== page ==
36 (2013) – Nawapol Thamrongrattanarit

36 1 A very simple but beautifully constructed romantic short feature on the role of technology in our lives (particularly in relation to memory), focused on a near-romance between a location scout and an art director who meet while photographing a dilapidated former ‘love hotel’ for a film project. It’s shot on digital film, but uses only 36 shots to mimic a roll of analogue photographic film. And it has odd compositions, with figures often obscured or intentionally cut in half by the edge of the frame. It’s touching particularly in the elements beyond the couple, such as the mother who does not receive a photograph of her dead daughter and the woman who is unsure whether she wants her fixed hard-drive full of photos, for reasons left mysteriously unclear. Simple, thoughtful, touching…

Force Majeure (2014) – Ruben Ostlund

force majeure A controlled avalanche at a skiing resort nearly goes wrong and the father of an IKEA-perfect family, rather than save his kids, runs away; this leads to a psychological ‘avalanche’ within the family. The film’s genius is that it plays so well on that knife’s edge where excessive melodrama builds serious dramatic scenes towards their extreme comic breaking point. Similar to Joanna Hogg’s Archipelago but leaning far more towards comedy and with less of her depth of social/psychological truth. While driven by an extremely carefully modulated script this is a pure cinema of sound and vision that would not be the same in the theatre, particularly in its harnessing of incredibly subtle tragicomic performances.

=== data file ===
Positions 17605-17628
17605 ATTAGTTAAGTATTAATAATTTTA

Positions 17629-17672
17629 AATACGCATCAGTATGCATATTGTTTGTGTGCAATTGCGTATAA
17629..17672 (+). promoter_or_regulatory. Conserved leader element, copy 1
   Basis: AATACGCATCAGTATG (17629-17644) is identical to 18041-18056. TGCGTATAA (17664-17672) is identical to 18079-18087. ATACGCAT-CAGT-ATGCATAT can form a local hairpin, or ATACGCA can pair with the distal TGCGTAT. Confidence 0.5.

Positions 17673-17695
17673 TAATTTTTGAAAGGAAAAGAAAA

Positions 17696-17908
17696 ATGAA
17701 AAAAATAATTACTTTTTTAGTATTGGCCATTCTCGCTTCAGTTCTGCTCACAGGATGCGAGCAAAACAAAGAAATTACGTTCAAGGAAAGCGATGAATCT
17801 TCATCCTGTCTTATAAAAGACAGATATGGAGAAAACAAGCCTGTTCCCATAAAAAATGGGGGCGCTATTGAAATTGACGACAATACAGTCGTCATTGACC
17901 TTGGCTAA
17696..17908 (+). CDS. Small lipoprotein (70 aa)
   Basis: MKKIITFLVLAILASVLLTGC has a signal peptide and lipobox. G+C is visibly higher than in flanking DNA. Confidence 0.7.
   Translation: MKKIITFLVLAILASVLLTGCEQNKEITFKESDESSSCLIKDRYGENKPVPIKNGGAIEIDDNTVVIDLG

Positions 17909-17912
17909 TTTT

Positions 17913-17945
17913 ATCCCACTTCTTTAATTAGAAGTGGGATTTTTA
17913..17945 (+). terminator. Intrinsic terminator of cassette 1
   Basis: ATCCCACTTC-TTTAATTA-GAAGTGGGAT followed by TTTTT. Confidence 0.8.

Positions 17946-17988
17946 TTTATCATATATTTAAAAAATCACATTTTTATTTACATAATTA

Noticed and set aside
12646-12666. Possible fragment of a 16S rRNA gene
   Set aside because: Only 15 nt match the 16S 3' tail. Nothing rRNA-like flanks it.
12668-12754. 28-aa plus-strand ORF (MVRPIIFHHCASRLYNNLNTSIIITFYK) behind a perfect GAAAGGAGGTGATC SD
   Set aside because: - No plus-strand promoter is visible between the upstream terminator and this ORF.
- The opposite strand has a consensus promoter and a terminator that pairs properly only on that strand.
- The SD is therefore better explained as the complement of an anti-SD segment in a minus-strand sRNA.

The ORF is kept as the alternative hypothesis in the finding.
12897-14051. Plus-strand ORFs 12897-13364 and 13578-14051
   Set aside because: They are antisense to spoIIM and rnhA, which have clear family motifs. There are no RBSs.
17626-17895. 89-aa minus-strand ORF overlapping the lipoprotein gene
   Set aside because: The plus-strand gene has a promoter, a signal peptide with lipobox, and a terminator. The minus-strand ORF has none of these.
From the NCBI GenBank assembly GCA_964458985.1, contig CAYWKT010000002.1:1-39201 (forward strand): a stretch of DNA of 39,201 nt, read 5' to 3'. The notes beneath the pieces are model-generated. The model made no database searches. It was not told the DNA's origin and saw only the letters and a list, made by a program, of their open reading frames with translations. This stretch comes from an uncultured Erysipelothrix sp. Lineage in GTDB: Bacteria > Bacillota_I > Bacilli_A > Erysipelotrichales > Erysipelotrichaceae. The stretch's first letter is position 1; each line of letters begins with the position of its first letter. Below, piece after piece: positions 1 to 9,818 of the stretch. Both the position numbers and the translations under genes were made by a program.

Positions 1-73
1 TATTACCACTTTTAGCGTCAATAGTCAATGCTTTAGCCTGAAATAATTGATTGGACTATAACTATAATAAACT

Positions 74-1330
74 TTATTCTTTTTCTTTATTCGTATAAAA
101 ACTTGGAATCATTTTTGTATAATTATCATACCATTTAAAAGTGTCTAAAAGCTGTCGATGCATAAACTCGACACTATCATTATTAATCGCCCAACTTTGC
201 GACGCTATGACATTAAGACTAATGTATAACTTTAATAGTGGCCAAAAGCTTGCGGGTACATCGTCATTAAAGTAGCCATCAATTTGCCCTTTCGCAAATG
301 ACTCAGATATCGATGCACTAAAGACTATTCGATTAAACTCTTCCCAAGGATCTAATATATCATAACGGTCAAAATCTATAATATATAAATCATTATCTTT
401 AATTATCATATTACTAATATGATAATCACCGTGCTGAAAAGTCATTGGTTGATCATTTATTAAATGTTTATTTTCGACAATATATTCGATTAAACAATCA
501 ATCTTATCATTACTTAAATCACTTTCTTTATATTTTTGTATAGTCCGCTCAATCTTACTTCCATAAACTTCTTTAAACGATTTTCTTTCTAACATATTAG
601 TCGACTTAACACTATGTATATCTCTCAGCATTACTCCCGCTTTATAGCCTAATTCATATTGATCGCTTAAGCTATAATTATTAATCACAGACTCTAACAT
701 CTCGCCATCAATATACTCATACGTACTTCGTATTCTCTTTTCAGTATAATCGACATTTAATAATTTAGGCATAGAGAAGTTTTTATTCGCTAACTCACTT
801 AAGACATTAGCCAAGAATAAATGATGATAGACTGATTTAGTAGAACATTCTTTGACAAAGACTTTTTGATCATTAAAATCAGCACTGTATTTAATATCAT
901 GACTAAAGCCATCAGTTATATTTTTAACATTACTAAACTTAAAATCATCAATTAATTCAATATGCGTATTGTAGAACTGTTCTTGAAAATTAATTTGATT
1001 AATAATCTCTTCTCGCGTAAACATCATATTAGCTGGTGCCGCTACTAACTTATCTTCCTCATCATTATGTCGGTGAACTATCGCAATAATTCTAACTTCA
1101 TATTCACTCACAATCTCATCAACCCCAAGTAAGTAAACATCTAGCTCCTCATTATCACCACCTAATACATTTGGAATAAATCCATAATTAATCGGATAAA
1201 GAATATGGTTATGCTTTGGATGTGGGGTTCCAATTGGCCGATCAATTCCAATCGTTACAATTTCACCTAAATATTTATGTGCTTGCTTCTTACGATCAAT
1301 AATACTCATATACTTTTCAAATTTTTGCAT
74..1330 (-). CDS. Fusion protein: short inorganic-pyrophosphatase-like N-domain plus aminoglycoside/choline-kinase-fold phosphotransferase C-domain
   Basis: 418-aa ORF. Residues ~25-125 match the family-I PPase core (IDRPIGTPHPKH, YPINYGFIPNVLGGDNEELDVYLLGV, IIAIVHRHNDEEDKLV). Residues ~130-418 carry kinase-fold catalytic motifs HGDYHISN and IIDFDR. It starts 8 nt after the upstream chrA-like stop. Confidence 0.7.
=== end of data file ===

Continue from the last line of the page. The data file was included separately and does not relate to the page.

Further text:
I Clowns (1970) – Federico Fellini

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A powerful and highly imaginative history of clowning: part mockumentary, part dream-memoir and part loving tribute to a dying art. It’s beautifully constructed and gets at the dark side of clowning, culminating in an elaborate confrontation with mortality in a clown funeral set-piece. And it feels early for such a precise take-down of the clichés of cinema verite, influenced no doubt by earlier debates about neo-realism. One of Fellini’s very best…

Train of Events (1949) – Sidney Cole, Charles Crichton, Basil Dearden